Title: The young flowers are blowing toward the west

Fandom: mostly "Supernatural"

Disclaimer: not my characters; title from Browning.

Warnings: AU

Pairings: John/Mary

Rating: PG

Wordcount: 2100

Point of view: third

Notes: prequel to "You called me and I came home to your heart"

John was the first to realize that Dean's talent for taking things apart and making them better is an actual ability.

He visited the Starfleet Academy for Gifted Students without telling the boys. He hadn't seen Bruce Wayne, the principal, in almost twenty years, not since Clark introduced them at some party or other.

"John," Wayne said, shaking his hand with one of his polite smiles. "It's been a long time. I'm surprised to see you here."

"Yeah," John said gruffly. "I wouldn't be except my boy—he's got an ability."

Wayne nodded. "I see." A moment's pause and then he added, "Not surprising, considering your and Mary's strength."

John looked him in the eyes. "I want Dean to learn control and responsibility, so when he's old enough, I'll send him here. And I'll be here too, Wayne. I'm sure you can find a job for me."

He smiled again, this time sincere. "Mary chose well, Winchester."

John said, "Thanks."

Wayne studied him silently for a moment. John waited him out.

"From what I understand," he finally said quietly, "you could take away your son's ability. Make him as normal as you've always wished to be."

"Yeah," John agreed. "I could do that. But Mary told me once, a long time ago, that I'd come to a crossroad's of choice. That I'd have a chance to change things forever." He looked down at his clenched fists. "My boy has this ability for a reason and Mary saw something, so…" He shrugged. "Does he have a place here?"

Wayne nodded. "Do you want to start when he does?"

"That'd be best. Is there a place for younger kids?" John asked. "If Dean inherited, Sam did, too."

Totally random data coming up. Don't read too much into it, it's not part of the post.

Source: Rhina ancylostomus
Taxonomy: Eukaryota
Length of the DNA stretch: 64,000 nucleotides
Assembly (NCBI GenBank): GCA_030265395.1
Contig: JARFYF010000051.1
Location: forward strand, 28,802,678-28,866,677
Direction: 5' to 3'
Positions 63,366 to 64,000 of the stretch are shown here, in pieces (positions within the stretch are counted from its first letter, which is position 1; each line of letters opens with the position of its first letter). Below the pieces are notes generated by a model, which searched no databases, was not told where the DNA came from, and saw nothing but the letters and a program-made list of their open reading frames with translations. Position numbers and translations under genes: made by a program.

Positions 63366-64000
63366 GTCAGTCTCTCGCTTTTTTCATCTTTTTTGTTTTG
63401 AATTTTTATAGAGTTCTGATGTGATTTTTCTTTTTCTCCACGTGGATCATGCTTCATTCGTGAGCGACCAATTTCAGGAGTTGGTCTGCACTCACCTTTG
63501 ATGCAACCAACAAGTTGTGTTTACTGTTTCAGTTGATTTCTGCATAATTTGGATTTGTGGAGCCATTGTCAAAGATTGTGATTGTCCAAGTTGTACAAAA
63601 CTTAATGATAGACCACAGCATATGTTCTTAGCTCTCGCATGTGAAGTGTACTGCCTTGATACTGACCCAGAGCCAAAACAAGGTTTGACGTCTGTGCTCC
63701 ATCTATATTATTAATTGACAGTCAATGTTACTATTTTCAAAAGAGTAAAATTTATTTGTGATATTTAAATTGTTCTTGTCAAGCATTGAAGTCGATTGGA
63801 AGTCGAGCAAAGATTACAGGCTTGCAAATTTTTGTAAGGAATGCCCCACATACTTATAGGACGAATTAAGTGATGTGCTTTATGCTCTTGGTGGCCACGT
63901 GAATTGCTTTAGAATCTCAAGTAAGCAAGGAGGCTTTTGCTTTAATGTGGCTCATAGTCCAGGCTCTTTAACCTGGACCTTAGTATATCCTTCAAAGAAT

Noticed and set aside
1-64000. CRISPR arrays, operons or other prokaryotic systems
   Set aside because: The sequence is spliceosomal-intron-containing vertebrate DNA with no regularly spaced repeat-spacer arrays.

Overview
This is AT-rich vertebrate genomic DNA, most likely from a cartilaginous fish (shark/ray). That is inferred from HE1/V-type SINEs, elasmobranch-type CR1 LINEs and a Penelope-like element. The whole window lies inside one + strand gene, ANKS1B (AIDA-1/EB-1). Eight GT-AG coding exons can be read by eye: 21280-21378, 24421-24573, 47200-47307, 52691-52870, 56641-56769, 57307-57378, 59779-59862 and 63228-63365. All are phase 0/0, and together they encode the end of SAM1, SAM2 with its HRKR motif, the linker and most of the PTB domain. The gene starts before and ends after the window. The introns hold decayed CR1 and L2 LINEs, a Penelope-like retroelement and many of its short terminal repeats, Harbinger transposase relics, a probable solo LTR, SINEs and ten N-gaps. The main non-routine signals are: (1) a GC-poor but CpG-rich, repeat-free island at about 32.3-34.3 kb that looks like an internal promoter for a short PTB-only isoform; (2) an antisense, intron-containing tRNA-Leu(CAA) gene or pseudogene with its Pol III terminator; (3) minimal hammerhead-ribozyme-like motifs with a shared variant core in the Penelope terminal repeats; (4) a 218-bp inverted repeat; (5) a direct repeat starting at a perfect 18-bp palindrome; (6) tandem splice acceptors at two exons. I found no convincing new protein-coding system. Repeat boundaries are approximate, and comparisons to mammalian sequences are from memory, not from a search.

Wayne considered. "Clark has been after me to start something for children who manifest before puberty. I'll consider all the details and get back to you."

John nodded. "Thank you, Wayne." He stood and strode to the door.

"John," Wayne called. He didn't glance back as Wayne said, "You didn't have to pull away and vanish with her sons when Mary died. You had friends. You still do."

Sighing, John said, "I know. But who could I trust, Bruce?"

He opened the door and left without another word.


That night, John talked to Dean after supper while Sam splashed water all over the floor during his 'bath.'

"Son," he asked, interrupting Dean's clean-up of the kitchen. "What do you remember about your mother?"

Dean looked at him with wide eyes—John never mentioned Mary. "I…" he said. "I remember her hair. Her laugh. We… we danced around the kitchen and she told me angels watched over me every night and then kissed my forehead and called me love." He rubbed his eyes, flinching when he realized he had spaghetti sauce on his hand. "Why, Dad?"

"Your mother had an ability, Dean," he explained. "So do I." He held Dean's gaze. "And so do you."


As expected, Dean freaked the fuck out. John hadn't been an active part of the hero world in seven years, not since he took the boys and ran. Looking back, he knew he could have handled that better, but at the time he was too angry and frightened for the boys.

Someone had betrayed Mary and killed her. They almost killed Sammy. All John saw was a shadow, and he was too slow to catch it.

With distance, John realized that Mary must have known she'd die that night. Why she didn't take precautions, he still didn't understand.

He tried not to think that maybe she had taken precautions and failed.


When Dean finally walked back into the house, Sam met him at the door. John watched from the kitchen as they spoke quietly. Sam nodded after a moment and shoved him a little before heading down the hall.

Dean slowly walked to John and stood in front of him, head bowed. "Dad," he mumbled. "Uh. I'm sorry for how I acted."